Optic nerve sheath meningiomas are the second common optic nerve tumor that affect the optic nerve sheath of primarily middle-aged individuals. In general, invasive measures are avoided, as in most situations, surgery yields no good outcome and is often only considered for blind individuals or those with severe proptosis. Regeneration of the optic nerve fibres bearing newly functional sheaths with the aid of tissue engineering to replace the worn out nerve fibres, could be a long-term solution. Therefore, to regenerate these nerve fibres, it is important to first produce essential tools such as the cell-laden core filaments in vitro. The current research was carried out to produce cell-laden core filaments by coaxially bioprinting a hyaluronic acid-tyramine (HA-TA) bioink using enzymatic crosslinking.
In this study, bovine primary chondrocytes were isolated and cultured. The confluent cell pellets were combined with tyramine substituted hyaluronic acid of high molecular weight (HMW HA-TA) to form the bioink. This cell-laden bioink was extruded through a coaxial nozzle of 22/16G in a core/shell printing set-up to print the cell-laden core filaments. To improve the gelation mechanism used during the coaxial bioprinting process, biocompatible near-instantaneous enzymatic crosslinking, based on the enzyme horseradish peroxidase (HRP), was explored to yield cell-laden core filaments. The extruded cell-laden core filaments were cultured for up to 7 days in vitro. In addition, the physical properties such as rheological properties, swelling ratio and degradation of the biomaterial (HMW HA-TA) and corresponding hydrogels were examined.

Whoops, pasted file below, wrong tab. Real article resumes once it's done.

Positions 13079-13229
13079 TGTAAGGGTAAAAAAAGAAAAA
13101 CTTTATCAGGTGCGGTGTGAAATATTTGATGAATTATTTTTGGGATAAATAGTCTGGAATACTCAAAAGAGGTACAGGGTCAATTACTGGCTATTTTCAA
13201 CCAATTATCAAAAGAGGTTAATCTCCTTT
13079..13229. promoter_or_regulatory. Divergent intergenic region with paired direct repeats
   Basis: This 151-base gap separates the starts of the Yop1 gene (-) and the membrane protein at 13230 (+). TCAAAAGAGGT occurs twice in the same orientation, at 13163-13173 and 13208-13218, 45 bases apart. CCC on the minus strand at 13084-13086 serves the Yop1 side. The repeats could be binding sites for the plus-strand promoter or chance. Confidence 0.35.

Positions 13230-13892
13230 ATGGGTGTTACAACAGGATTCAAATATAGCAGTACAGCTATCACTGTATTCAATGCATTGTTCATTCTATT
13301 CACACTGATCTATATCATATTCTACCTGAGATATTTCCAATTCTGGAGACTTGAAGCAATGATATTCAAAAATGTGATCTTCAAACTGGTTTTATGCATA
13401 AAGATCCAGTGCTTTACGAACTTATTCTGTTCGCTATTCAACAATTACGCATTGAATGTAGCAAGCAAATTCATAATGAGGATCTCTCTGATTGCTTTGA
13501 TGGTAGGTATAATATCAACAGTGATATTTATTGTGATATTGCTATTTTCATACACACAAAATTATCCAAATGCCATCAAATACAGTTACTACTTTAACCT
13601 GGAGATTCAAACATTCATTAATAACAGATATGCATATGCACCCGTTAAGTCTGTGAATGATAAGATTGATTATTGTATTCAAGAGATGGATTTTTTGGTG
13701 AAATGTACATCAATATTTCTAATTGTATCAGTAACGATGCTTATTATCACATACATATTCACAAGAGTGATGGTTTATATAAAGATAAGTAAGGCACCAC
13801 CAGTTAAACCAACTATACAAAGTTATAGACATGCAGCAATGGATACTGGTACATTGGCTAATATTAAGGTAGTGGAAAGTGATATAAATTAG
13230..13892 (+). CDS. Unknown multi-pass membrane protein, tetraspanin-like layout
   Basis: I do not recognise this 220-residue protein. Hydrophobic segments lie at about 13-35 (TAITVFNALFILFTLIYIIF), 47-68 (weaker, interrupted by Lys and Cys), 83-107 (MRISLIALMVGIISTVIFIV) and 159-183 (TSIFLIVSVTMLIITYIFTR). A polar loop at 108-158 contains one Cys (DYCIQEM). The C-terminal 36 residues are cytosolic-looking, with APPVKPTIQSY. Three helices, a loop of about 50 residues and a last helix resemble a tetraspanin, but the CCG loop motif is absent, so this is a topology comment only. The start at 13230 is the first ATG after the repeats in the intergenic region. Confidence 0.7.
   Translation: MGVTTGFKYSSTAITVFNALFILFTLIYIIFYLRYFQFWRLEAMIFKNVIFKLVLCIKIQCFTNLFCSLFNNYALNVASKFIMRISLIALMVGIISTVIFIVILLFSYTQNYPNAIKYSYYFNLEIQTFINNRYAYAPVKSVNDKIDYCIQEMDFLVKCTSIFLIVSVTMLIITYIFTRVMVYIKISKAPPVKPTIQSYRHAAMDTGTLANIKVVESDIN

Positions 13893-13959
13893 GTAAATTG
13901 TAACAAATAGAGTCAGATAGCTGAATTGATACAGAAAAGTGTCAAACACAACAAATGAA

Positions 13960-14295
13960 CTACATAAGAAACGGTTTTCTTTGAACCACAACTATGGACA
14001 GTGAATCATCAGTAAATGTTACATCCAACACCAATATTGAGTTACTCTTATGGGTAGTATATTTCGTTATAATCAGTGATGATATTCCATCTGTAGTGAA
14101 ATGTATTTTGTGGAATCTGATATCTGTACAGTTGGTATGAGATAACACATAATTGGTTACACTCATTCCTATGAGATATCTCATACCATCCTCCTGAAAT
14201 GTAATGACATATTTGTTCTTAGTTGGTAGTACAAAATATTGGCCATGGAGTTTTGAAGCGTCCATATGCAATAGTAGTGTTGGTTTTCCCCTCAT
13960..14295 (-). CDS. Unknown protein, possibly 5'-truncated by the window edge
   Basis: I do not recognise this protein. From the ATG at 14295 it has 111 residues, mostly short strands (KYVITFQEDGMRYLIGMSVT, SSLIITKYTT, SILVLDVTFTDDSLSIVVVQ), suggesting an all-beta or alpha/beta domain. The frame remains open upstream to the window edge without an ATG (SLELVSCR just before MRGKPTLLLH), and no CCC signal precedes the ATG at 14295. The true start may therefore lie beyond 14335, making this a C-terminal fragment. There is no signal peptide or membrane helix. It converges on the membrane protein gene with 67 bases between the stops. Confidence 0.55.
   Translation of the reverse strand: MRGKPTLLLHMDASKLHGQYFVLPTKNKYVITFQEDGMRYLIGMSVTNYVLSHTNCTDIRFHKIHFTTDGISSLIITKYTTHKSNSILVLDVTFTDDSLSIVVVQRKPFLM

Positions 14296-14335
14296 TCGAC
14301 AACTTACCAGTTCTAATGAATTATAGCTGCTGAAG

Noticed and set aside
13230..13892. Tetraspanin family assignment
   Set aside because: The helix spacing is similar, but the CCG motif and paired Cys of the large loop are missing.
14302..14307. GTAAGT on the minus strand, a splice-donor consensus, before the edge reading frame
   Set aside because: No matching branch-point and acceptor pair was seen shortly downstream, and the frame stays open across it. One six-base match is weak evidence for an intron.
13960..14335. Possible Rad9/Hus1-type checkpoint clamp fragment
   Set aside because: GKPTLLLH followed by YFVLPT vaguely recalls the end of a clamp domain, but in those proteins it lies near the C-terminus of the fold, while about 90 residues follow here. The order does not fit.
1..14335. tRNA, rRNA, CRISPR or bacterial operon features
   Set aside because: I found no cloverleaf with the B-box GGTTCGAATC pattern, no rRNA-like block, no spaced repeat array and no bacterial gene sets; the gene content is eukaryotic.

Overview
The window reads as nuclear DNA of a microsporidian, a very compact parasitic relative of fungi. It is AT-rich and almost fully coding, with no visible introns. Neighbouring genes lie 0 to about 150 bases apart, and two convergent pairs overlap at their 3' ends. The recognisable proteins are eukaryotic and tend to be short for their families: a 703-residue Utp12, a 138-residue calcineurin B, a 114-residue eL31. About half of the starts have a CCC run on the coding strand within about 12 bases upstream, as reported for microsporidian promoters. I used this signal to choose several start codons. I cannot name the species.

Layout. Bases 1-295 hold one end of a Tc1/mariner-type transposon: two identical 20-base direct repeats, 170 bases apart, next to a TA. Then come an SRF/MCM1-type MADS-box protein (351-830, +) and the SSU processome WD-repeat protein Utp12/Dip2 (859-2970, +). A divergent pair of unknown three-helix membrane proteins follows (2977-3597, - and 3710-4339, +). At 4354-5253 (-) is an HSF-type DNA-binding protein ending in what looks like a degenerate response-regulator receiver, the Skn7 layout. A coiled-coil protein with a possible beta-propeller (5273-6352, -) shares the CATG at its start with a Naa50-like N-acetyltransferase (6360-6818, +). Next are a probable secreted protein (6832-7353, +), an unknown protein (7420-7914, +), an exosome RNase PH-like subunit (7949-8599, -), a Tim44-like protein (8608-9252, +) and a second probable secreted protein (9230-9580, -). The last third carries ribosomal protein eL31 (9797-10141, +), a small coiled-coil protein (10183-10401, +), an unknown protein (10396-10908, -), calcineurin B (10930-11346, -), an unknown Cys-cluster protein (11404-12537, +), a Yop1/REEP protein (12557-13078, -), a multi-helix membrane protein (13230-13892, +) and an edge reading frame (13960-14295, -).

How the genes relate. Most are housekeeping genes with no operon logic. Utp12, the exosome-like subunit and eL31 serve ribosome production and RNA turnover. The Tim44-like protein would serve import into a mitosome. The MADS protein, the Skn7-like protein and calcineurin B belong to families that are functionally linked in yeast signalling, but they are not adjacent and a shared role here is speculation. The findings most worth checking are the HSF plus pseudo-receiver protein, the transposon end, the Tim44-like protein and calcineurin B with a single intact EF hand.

HMW HA-TA was synthesized successfully through DMTMM-mediated amidation. HA-TA with 3 different tyramine substitution degrees (DS) were prepared and analysed. The functional biomaterial was assessed and proven through the formation of gels upon HRP-mediated crosslinking of the phenolic moieties. The gelation time for the enzymatic crosslinking of HMW HA-TA at 3 different percentages (1.3, 1.8 or 2.2 %w/v) with 5.5 U/ml HRP was instantaneous. These cell encapsulated core filaments were printed in the presence of a sacrificial ink sheet based on Pluronic F127. The physical properties of the resulting hydrogel were analysed; the swelling ratio decreased with increasing DS and increased with increasing polymer concentration. The enzymatic degradation rate of the HA hydrogel was inversely proportional to the concentration of polymer and DS.
We developed a near-instantaneous crosslinking HMW HA-TA bioink for the production of cell-laden filaments by core/shell bioprinting, which can be used for nerve fibres’ regeneration in the future.